The choice between photogrammetry and LiDAR for encroachment surveys depends on various factors such as the survey area, required accuracy, and project budget. Both technologies have their pros and cons, each producing accurate and useful data for vegetation encroachment detection. While LiDAR is typically better suited for capturing data under dense canopies, photogrammetry can be a more cost-effective option for smaller areas. Ultimately, the choice between photogrammetry and LiDAR should be based on the specific needs and constraints of the project.
The Cost of providing Encroachment Survey Services
Providing Vegetation Encroachment Surveys can be a valuable offering for drone startups, but it’s important to carefully consider the costs involved. One of the major factors to consider is the cost of the equipment and technology needed to conduct accurate surveys. LiDAR equipment, for example, can be quite expensive, and may be out of reach for startups with limited budgets.
One way to minimize the cost of providing vegetation encroachment surveys would be to leverage the drone you own, and perform photogrammetry as opposed to LiDAR. Photogrammetry can be conducted using a much less expensive drone and sensor, while at the same time giving you the ability to generate accurate 3D models of terrain and vegetation, ultimately making it a more cost-effective option for drone service startups. LiDAR is something we can, and should look at as our business grows.
Another cost factor to think about are the potential costs of the data processing and analysis. Regardless of which technology is used to conduct the survey, the data collected must be processed and analyzed to create meaningful insights for your client. This can require specialized software and/or software subscriptions, which adds to the cost of the project. To keep costs affordable, drone service startups will need to look at 3rd party data processing services that specialize in processing the data as well as the analysis and reporting. Check out Precision Hawk below.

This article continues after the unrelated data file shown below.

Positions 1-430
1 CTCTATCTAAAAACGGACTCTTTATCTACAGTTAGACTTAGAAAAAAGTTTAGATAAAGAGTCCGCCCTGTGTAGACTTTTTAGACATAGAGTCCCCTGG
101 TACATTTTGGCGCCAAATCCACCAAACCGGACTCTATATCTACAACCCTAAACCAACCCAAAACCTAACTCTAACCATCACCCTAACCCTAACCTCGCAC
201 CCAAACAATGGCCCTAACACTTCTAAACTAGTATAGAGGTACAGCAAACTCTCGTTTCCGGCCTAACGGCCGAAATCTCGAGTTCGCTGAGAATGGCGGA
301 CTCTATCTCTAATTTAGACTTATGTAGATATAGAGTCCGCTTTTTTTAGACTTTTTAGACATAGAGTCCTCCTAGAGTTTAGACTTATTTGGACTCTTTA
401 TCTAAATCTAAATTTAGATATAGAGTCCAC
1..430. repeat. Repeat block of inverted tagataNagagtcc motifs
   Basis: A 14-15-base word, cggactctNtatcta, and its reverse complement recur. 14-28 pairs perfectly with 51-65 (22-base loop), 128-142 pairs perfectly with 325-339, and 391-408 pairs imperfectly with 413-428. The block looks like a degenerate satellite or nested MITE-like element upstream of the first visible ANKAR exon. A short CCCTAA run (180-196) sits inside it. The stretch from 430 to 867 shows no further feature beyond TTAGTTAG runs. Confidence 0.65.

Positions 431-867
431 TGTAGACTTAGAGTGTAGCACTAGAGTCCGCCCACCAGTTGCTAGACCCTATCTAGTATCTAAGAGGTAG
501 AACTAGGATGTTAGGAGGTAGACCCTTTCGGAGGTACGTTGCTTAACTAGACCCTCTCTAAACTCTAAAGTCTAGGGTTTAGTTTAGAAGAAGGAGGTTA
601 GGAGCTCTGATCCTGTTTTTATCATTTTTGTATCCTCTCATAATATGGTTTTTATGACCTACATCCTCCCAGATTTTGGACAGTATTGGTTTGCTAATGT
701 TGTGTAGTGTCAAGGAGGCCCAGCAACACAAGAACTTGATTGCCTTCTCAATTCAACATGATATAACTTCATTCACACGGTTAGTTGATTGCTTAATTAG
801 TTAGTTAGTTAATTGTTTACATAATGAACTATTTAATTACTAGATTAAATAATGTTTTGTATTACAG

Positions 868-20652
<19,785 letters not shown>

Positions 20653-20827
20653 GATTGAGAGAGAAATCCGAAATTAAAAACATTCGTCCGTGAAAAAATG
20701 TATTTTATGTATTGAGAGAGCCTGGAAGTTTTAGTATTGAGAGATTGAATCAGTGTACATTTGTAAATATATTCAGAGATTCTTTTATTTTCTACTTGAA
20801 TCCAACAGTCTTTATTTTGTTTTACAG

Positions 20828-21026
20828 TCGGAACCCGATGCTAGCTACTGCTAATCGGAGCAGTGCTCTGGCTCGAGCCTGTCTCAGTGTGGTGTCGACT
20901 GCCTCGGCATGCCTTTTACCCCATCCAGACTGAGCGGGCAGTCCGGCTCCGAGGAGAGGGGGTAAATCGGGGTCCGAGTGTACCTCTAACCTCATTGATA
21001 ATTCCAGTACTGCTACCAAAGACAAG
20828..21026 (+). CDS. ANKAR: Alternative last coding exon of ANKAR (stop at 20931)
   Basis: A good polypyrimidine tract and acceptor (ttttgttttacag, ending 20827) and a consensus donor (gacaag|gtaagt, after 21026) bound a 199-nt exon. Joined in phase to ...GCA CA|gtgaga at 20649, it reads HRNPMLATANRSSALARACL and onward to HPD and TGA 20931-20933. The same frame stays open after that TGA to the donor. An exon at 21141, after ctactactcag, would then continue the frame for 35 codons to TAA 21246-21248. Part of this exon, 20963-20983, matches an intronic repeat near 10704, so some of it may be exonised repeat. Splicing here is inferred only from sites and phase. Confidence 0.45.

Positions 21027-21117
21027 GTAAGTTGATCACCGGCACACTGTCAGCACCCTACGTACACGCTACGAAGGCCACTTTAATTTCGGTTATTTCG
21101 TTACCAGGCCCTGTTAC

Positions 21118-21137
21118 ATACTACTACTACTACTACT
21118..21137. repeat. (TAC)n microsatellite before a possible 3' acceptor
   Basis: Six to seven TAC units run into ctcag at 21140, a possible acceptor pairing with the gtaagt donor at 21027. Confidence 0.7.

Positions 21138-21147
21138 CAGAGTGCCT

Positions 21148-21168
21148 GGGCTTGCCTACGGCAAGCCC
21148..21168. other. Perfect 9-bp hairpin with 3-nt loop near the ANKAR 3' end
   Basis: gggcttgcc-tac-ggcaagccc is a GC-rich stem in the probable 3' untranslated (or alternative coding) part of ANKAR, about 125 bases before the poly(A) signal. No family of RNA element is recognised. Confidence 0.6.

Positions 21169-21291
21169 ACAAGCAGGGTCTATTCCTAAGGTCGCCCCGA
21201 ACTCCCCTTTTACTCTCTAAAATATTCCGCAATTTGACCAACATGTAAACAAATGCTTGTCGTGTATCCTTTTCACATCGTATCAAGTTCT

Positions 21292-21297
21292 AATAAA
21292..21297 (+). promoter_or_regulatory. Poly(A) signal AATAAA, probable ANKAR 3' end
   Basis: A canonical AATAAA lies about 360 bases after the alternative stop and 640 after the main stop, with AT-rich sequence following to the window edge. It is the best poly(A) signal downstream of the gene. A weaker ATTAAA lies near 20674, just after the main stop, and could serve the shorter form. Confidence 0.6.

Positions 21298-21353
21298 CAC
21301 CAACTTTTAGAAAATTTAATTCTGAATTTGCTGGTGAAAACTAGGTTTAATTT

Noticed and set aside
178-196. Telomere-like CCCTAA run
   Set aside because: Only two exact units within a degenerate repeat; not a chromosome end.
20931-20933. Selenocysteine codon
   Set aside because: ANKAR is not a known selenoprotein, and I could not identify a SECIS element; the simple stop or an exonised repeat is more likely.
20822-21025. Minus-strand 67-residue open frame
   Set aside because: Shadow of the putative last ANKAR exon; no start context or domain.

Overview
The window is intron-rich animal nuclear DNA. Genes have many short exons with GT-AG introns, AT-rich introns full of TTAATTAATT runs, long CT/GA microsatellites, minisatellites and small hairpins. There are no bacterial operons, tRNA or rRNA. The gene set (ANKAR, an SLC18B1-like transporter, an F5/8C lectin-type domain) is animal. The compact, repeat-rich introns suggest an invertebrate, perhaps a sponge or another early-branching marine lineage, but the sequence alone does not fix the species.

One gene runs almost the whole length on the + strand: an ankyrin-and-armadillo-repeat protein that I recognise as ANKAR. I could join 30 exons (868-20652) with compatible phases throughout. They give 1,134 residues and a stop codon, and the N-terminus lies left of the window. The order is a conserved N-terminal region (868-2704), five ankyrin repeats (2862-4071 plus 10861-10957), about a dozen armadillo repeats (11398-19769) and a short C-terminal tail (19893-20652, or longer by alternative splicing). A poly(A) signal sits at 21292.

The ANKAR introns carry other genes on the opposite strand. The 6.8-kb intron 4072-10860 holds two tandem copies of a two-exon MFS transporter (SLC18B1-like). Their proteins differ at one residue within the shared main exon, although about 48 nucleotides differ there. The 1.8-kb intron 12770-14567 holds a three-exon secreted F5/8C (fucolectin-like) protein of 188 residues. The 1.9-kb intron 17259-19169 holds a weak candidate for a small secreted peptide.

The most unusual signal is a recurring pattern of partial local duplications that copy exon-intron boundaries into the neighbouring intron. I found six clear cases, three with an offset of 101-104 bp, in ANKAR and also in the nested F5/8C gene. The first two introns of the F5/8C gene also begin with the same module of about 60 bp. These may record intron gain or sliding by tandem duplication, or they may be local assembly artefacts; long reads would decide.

Precision Hawk provides an analytics platform for data processing for vegetation related incidents that are a common cause of outages. Trees obstruct power lines, while dense foliage and overgrowth impede inspections and repairs. Dry brush near electrical assets poses a fire hazard, and overgrown foliage provides animals easy access to power lines.
Offering vegetation encroachment surveys can be a valuable revenue stream for drone service startups, it’s just important to understand the costs involved and jump into it at a more cost-effective level using photogrammetry. By using the drone you own, and balancing the cost data processing, drone service startups can provide high-quality deliverables at a competitive price point.
Understanding LiDAR and Photogrammetry
LiDAR (for Powerline Vegetation Encroachment Surveys)
Light Detection and Ranging (LiDAR) technology uses laser pulses to create accurate and precise 3D models of the environment. In Powerline Vegetation Encroachment surveys, LiDAR creates a detailed and high-resolution models of vegetation height and density, which can help identify encroachment zones with great accuracy. However, LiDAR equipment can be quite expensive, which can make it difficult for new drone startups to adopt.
The per kilometer for cost LiDAR Powerline Vegetation Encroachment surveys can vary widely depending on a number of factors, including the size of the area to be surveyed, the complexity of the terrain, the type of Drone and LiDAR technology used, as well as the level of detail required in the survey. That being said, a rough estimate for a LiDAR Powerline Vegetation Encroachment survey can range anywhere from $1,500 to $5,000 per kilometer.
*It’s important to note that this estimate is for reference purposes only, and actual costs may vary based on the specific project requirements and the service provider.*
Photogrammetry (for Powerline Vegetation Encroachment Surveys)
Photogrammetry: is the process of creating 3D models using a series of overlapping images captured by a camera. In powerline vegetation encroachment surveys, photogrammetry creates an accurate and detailed 3D models of the terrain and vegetation, which can help identify encroachment zones. While photogrammetry may not be as accurate or detailed as LiDAR, it can be more cost-effective and practical for small to medium-sized surveys, making it a popular option for new drone startups.